June 1, 2023
Ithaca, NY | 68°F


IC 20/20 causes housing process change

Changes in the Ithaca College First Year Residential Experience Program have altered the eligibility and application process for certain student housing options next year.

The changes in housing selection and off-campus applications stem from IC 20/20, Ithaca College’s strategic 10-year plan. Under IC 20/20, all freshmen must live in FYRE housing, which will require more housing for FYRE use. As a result, current students will face different requirements to apply for suites, apartments, singles, doubles and triple rooms, and block housing will no longer be an option.The changes will go into effect next year.

Because of the change, the housing selection process for older students is different, Bonnie Solt Prunty, director of residential life and judicial affairs and assistant dean of FYRE, said.Sophomores will now select housing in July. Before the change, they selected housing during the spring semester. Once the spring semester ends, the college will know how many students are not returning in the fall and therefore have a more complete list of available rooms for sophomores to select from.

“If we kept it as it is today, when we got to late spring there would not be enough spaces for rising sophomores and juniors potentially to select housing at that time,” Prunty said.

Priority for single rooms, suites and on-campus apartments will be given to juniors and seniors.

Only rising juniors and seniors will be able to apply for housing in the Circle Apartments, Garden Apartments and in suites in Terraces. Sophomores can apply for an apartment if they make up less than 50 percent of the group size, according to the 2013 housing proposal. Before the change, all sophomores were permitted to apply for apartments and suites in all sophomore application groups or mixed groups.

If all the suites and apartments are not filled by late spring, an additional selection process will take place that sophomores can participate in.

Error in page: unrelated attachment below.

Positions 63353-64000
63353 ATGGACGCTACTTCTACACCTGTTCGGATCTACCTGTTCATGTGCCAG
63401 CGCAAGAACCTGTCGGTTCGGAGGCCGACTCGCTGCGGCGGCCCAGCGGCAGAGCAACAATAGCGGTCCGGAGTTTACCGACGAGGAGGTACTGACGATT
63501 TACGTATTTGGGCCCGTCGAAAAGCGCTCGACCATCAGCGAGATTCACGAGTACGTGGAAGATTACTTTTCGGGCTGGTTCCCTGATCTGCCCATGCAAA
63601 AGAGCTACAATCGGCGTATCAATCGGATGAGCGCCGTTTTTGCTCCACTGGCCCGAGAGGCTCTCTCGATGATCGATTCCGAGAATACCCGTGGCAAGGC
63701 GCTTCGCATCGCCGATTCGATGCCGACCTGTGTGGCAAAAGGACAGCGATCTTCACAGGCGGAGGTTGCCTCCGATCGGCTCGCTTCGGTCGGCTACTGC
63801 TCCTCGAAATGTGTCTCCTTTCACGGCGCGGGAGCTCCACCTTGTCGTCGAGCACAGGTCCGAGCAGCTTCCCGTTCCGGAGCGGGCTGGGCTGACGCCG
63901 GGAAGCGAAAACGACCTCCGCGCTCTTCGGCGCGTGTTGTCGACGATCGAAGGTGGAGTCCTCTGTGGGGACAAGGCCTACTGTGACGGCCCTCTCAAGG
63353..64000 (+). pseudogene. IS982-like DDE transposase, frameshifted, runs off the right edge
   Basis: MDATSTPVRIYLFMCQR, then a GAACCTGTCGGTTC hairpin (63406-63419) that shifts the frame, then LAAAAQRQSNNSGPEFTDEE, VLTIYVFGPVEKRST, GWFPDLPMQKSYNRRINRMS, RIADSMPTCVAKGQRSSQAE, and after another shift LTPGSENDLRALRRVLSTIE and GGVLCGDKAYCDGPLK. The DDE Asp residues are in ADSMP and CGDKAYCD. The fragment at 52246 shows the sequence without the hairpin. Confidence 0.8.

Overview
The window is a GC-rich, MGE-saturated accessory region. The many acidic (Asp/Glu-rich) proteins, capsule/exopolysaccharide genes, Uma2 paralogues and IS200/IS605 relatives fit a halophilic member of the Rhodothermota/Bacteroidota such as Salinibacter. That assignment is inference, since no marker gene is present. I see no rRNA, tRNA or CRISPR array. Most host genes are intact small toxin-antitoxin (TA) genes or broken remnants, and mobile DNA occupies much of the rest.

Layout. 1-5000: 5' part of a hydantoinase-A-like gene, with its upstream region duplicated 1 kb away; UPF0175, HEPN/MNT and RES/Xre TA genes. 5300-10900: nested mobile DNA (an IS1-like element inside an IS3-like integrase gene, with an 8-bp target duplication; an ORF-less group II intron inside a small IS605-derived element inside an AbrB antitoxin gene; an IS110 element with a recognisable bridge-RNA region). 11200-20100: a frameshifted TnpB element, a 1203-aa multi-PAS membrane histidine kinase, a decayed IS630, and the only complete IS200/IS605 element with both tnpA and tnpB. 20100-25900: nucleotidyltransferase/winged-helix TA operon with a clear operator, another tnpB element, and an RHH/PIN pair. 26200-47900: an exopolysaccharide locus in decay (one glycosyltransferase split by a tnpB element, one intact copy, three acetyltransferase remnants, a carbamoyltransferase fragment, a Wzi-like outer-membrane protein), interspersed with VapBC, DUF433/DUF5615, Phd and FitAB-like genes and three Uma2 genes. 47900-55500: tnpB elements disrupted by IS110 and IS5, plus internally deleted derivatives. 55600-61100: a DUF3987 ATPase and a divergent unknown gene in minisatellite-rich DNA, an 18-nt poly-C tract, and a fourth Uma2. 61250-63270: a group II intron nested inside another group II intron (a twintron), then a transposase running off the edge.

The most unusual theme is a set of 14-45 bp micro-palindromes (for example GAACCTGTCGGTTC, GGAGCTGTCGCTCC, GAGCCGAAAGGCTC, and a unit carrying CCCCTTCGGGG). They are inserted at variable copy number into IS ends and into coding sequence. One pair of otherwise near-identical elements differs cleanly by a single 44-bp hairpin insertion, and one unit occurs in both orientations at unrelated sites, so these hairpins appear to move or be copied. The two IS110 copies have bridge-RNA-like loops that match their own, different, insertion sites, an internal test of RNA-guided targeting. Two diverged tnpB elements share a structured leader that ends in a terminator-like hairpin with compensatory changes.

Sophomores will be given priority for double and triple rooms, mainly in the Terraces, Prunty said. Rooms can be squatted, but block housing will no longer be an option under this new system.

“Primarily, [the elimination of block housing] has to do with the fact that we are proposing different time frames for sophomore housing selection, and our computer technology does not have the ability for us to designate blocks online,” Prunty said.

In the past, block housing was set up in person during the semester, but now, selection will take place online, and the online system cannot accommodate block housing.

Other major changes in housing policies include the elimination of senior off-campus housing intention forms. Residential Life has also eliminated parental approval forms for off-campus approvals. The deadline for this application has shifted from the spring semester to the fall.

Dominick Recckio, freshman SGA senator, said he was not pleased with the changes to sophomore housing selection.

“They’re hitting sophomores a little hard,” Recckio said. “I’ve heard multiple students who are quite upset about the fact that there will be no block housing and that there will be no easy way for sophomores to live in the Gardens or the Circle Apartments.”

He said he emailed Prunty to set up a meeting within the next week to discuss how the changes will impact rising sophomores.

“If it doesn’t work out as to where sophomores have a good chance to live with their friends, then I will hopefully get a bill started through SGA to give sophomores a chance to live in apartments or reinstate block housing,” Recckio said.

The changes in FYRE will also impact all current Residential Living Communities for incoming freshmen. As of now, any student at the college can apply to participate in RLCs. With the proposed changes, freshmen will no longer be eligible for the traditional RLCs because of their compulsory participation in FYRE required by IC 20/20 standards.

There will be no changes for rising sophomores, juniors and seniors, who can still participate in these programs.

Some residents and alumni of the Housing Offering Multicultural Experiences program, a residential community that offers students academic programing as well as a community focused on multicultural experiences, were upset that incoming freshmen will not be able to participate in that particular RLC.

Sophomore Isuru Somasinghe, SGA’s vice president of academics, is an international student in his second year in the H.O.M.E program.

“FYRE, in my opinion, does not supply that small community that the H.O.M.E. program does,” Somasinghe said.

Prunty responded at the meeting saying she would take their concerns into consideration.

“It’s more likely that, instead of allowing exceptions for freshmen to live in the [current] H.O.M.E program, that we would create a H.O.M.E program in the First Year Experience area, because we are really committed to having all first year students live together,” Prunty said.

Recckio said he and Sean Themea, another class of 2016 senator, are considering co-sponsoring a bill supporting the continuation of the H.O.M.E Program. Both senators are current residents of the H.O.M.E program.

“I hope everything works out so that all four classes can have great residential living experiences,” Recckio said. “As long as there is a student perspective, we have a chance to make it the best it can be for students.”